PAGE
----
The question is will they BUDGET badly needed public services they preach?

    -or-

    Will they listen to the unions and prioritize pay increases over services, restoration of services only after?

    Both Tuman & Schaaf have a better chance at doing it than the other candidates.

    Reply
  12. R2D2II

    “It’s pretty obvious they both get it about public safety though. They’ve been advocating more safety.”

    If you are saying they both get it in the sense that they admit that what we are doing about public safety isn’t good enough, fine.

    Big difference in what they understand and advocate.

    Tuman has made clear statements about needing to rethink our whole approach to funding (thus prioritizing) resources required for public safety. He has talked about the necessity of a comprehensive public safety plan. He has attended (I’ve been there) meetings of community groups with long-term commitments to ethical police reform. He has said clearly that he cannot understand how the city of Oakland can tolerate the high level of violence visited upon some of the most deprived of us.

    Schaaf has said nothing so incisive. She has beat the drum about funding an extra police academy. Look through her District 4 email newsletters (archived on her site)–she has said in the past year that “crime isn’t so bad in our District.” Yep, District 4 has plenty of shootings, muggings and home invasions. She made a big show of sponsoring a series of lectures on crime at Holy Names last year. Nothing has come of this effort except for PR. She promotes the hiring of private security patrols for her better-heeled clientele. That’s not public safety reform in my book.

    Don’t forget Schaaf’s responsibility for conjuring up Measure Y along with Quan. When several community groups approached Schaaf a couple of years ago about making marginal changes to Measure Y funded social services in the hopes of getting some tangible performance improvements, she turned a deaf ear. Schaaf just doesn’t get out and about to hear about what’s really going on in her district.

    I think Schaaf is well-intended, but just not a holistic or critical thinker. She doesn’t get it about Oakland’s fundamental governmental dysfunction. She thinks a little improvement here, a little there is all we need.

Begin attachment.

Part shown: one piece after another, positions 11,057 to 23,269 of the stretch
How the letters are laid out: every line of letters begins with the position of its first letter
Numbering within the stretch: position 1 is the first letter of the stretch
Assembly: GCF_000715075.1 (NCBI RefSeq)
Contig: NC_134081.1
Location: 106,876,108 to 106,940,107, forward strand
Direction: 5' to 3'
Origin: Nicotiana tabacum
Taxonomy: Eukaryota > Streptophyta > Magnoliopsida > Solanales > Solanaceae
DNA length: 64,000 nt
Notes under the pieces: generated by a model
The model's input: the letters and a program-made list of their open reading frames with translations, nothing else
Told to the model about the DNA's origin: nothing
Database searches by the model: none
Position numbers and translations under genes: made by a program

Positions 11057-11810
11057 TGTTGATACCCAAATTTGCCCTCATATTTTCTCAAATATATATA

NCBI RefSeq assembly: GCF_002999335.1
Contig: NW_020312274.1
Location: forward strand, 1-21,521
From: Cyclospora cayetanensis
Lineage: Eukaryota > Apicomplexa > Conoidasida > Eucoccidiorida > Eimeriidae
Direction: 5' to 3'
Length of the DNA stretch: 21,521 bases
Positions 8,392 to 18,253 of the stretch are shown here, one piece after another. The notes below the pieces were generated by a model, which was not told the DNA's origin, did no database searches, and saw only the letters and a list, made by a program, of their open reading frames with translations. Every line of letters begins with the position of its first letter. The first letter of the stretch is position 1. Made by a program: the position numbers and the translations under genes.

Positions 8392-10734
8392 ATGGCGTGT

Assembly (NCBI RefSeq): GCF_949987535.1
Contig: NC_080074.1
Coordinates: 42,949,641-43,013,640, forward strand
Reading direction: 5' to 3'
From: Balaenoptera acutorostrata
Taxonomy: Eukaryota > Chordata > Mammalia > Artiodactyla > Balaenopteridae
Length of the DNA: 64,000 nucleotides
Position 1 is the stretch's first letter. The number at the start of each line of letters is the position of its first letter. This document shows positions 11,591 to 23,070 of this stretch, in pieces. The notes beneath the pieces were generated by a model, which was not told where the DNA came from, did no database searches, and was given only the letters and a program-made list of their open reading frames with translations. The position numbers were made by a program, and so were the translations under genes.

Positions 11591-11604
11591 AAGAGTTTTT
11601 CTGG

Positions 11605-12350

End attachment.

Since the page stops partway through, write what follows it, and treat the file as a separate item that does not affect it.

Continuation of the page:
Tuman sees that we need some fundamental changes in the way we do things.

    Reply
  13. Len Raphael

    As crucial as reducing crime, especially violent crime, is to both improve the lives of residents as well as to attract the employers we need to pay the taxes so we can afford to improve services, it is creepy to hear all the candidates all say public safety is their number one item on their platform.

    In part its feels phony because it’s such a 180 degree change for at least Jean Quan from the last election and even from last year. Crime has been awful here for many years. (I don’t recall what Joe Tuman’s platform was in that election.)

    In part it feels like a bad way to pick a mayor because isn’t supposed to be a police chief but a chief executive who as one part of their job appoints a chief and staff, sets priorities, recommends policies meant to protect residents.

    It also seems to be a convenient way for the candidates to avoid telling us how they’d improve the much more difficult problems of an under performing local economy, an under performing school system, and an approaching comet of underfunded fiscal obligations.

    If for whatever reason or statistical variation, crime drops for a year as it looks like it has for homicides, is that sufficient reason to re-elect Mayor Quan?

    Reply
  14. R2D2II

    “It is creepy to hear all the candidates all say public safety is their number one item on their platform.”

    Not creepy. Many people have been working for several years to make elite Oakland (the Hills and City Hall) aware of the long-term problems of violent crime and the consequences for our overall economy, the high cost of running the city, the huge opportunity costs of Oakland remaining largely marginal to the greater Bay Area economy and the failure of socialization and success in school of so many of our traumatized-by-violence youngsters.

    Our homicides have been high for a generation, 40 years. In quite recent years for a number of reasons our elites recently have felt more vulnerable to both property crimes and violent crimes even though there may be no hard evidence that elites are more heavily-affected by crime than in the past. The increased awareness may be due to more media coverage, more attention to the Police Chief revolving door, the several reorganizations of the Police Department and the remarkable incompetence on the part of Quan in trying to communicate her (lack of) ideas on the topic.

    Keep in mind that Tuman and Schaaf are new as electeds/potential electeds. Running for Quan’s old job, Schaaf said little or nothing about crime. Since running last time, Tuman has spent some considerable time trying to understand what is going on with crime in Oakland. I think he is deeply troubled in a very personal way about the unfairness of Oakland’s inability to protect its most vulnerable.

    Hopefully some of us who know better will be effective in our attempt to make clear to the public that annual variations in crime stats are virtually meaningless. On the other hand, given the atrocious state of journalism in Oakland, it’s very hard to present useful facts in the face of so much stupid BS which dominates the public consciousness.

    Reply